Yes, I'm aware that change is constant, but that doesn't mean I have to like it. This is pretty much me in a nutshell; change in jobs--good (I tend to get bored easily), change in life--bad. It's one of the reasons I've lived in the same home for over 15 years. That and the fact that my husband and I both hated to move.
But now my entire life is in a constant state of change. Unlike many who lose a spouse, I don't hate my husband for leaving me. I hate the circumstances around him leaving, but I don't blame him personally. Although there were times when I found myself really upset at his body for not being able to fight off the disease enough to cure him. You may have noticed that I have never publicly stated what disease he had. It's still really hard for me to write those words. Eric was notoriously private, and announcing it to the world somehow feels like a betrayal to him. And I was fiercely protective of him.
Even though we were young, I very purposefully married Eric. And boy oh boy did he spoil me. I later learned that that had been his plan all along. In short, he would have ruined me for any other man. He didn't just spoil me by letting me indulge in my ridiculous and very specific manner of living, he spoiled me with his love, time, attention, and care.
Here's just one quick example: Even after being together more than 25 years, he would do this thing when we were out for meals. If we were sitting across from each other, he would move the obstacles on the table to the side so we could hold hands. Pretty sweet, right? It didn't matter if we were alone or with with my family, he pretty much always did this. He claims that I started this ritual years ago, but I don't really have a strong recollection of it. Only that it was something we've always done. I seriously can't imagine me doing that with anyone else in the world.
Change has now forced me to try to envision a life without Eric. All I keep thinking is that I loved the way my life had turned out, I had found someone who was perfect for me, and we were living a life that was better than I thought was possible. Now some new, unknown entity of a life is what I have to look forward to, and I fucking don't want it. I don't want any of it.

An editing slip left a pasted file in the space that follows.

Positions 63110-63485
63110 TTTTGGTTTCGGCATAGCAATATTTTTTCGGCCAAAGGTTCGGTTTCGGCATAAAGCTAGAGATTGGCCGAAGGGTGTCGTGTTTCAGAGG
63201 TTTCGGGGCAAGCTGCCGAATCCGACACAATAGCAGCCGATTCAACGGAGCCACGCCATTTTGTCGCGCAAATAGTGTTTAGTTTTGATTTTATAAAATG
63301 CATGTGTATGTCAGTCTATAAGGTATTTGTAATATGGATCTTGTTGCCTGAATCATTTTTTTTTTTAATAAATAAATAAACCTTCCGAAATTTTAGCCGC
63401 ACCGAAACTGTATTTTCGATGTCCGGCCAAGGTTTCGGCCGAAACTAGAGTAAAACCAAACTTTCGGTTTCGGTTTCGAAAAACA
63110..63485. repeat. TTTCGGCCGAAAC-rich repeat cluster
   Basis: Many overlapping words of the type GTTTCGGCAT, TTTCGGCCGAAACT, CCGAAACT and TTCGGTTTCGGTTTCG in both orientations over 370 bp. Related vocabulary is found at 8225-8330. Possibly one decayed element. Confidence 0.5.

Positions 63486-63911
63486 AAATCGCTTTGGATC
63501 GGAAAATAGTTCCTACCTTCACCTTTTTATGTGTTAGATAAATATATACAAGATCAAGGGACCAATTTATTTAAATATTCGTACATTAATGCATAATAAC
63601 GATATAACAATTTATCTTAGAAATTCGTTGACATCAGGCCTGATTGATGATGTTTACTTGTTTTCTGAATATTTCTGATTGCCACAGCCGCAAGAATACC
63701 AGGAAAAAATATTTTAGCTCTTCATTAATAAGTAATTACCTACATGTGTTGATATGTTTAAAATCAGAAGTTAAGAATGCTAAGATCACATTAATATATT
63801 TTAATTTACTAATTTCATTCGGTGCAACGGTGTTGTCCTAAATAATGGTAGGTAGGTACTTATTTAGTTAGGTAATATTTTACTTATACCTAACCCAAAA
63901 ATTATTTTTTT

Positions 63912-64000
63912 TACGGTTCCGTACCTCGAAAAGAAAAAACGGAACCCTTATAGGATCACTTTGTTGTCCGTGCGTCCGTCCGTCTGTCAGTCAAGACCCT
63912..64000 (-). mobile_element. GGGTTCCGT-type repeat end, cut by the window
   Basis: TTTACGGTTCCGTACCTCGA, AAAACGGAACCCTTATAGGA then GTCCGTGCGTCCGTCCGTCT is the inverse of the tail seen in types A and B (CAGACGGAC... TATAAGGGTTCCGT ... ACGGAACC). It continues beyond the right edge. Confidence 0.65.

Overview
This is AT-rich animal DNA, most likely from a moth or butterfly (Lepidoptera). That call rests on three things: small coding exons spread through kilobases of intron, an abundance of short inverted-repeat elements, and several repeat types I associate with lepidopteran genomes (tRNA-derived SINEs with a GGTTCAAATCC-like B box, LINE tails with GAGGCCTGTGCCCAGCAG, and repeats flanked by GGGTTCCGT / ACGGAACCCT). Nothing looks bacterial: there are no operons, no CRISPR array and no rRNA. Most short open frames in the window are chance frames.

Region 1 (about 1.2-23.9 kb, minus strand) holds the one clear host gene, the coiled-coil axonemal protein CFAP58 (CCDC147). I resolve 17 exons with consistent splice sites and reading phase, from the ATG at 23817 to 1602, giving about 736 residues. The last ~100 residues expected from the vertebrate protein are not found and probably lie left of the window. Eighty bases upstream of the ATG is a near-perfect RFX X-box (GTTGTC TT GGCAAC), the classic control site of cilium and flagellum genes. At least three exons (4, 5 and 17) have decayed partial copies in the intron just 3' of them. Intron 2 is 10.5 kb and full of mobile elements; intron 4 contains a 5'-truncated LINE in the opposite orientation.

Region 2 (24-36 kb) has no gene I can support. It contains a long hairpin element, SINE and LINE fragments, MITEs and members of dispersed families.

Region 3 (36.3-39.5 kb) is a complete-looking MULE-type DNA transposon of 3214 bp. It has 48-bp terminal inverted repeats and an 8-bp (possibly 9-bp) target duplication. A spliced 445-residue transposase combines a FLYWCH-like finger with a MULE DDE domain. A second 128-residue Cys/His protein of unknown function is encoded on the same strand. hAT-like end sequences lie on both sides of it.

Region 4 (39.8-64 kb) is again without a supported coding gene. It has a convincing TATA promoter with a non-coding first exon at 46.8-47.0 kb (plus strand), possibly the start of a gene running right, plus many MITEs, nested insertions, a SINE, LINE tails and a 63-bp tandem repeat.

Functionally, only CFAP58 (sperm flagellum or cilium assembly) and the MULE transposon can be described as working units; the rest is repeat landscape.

I don't want that I will likely move to the San Diego/La Jolla area in the early spring. I don't want to have to sort through, donate/sell, and give away 15 years of things we accumulated together living in this same location as a couple. Hell, I don't even want to acknowledge that I no longer have my "happy place", which was me cuddling Eric, my head on his chest, and his arm around me. I mean, what the fuck. I have to find a new happy place....pardon my French, but that is some straight up bullshit!
I begin grief therapy in a few weeks. I believe it will help me as I begin to navigate my new normal. In the interim I have been reading some books on grief and grieving. One of the things they stress is to not make any rash decisions while you are still engulfed in grief. Intellectually I get that, but what does it really mean? I'm going to have to move from my home because I have no incoming income and the rent is ridiculously high. My lease is up in the early spring, but is 6 months too soon to make a big decision like moving to a completely new and mostly unknown area? I guess that's a good question for a grief counselor, and at least I would be moving to be closer to my middle sister, her husband, and my niece and 2 nephews. Besides, I find that there is something so calming and centering about being near water. I think a lot of that has to do with growing up outside of Chicago and being able to see Lake Michigan from my bedroom window.
There's no doubt about it, I have what you would call a strong personality. Most people would be surprised that I didn't wear the pants in my marriage. While I made many day to day decisions, I always left the big decisions up to Eric. He brought in the money, I did the finances, and he decided the big stuff. I'm not sure I want that kind of responsibility. Scratch that. I KNOW I don't want that kind of responsibility. They say that when it comes to grief, people can be there to guide you, but it is that person who is walking through the abyss of grief who is ultimately responsible to their decisions--both good and bad. I've already made some not so rash decisions like replacing some of our living room furniture. And then there are the other choices like spending way too much money on jewelry and a vacation. I can always rationalize it in my head as saying the jewelry is something I've wanted for years and the vacation was exactly what I needed at the exact time I needed it.
They say that a picture is worth a thousand words. Well, I'll leave you with one of my most favorite pictures of me and Eric. It was taken just before he got sick. I adore this photo because of the look on his face. To me, all I see is someone who is beyond happy and posing in a way that promises to take care of me. It's almost a protective look, but without looking at all menacing.
Yep, no doubt about it. Change can suck it.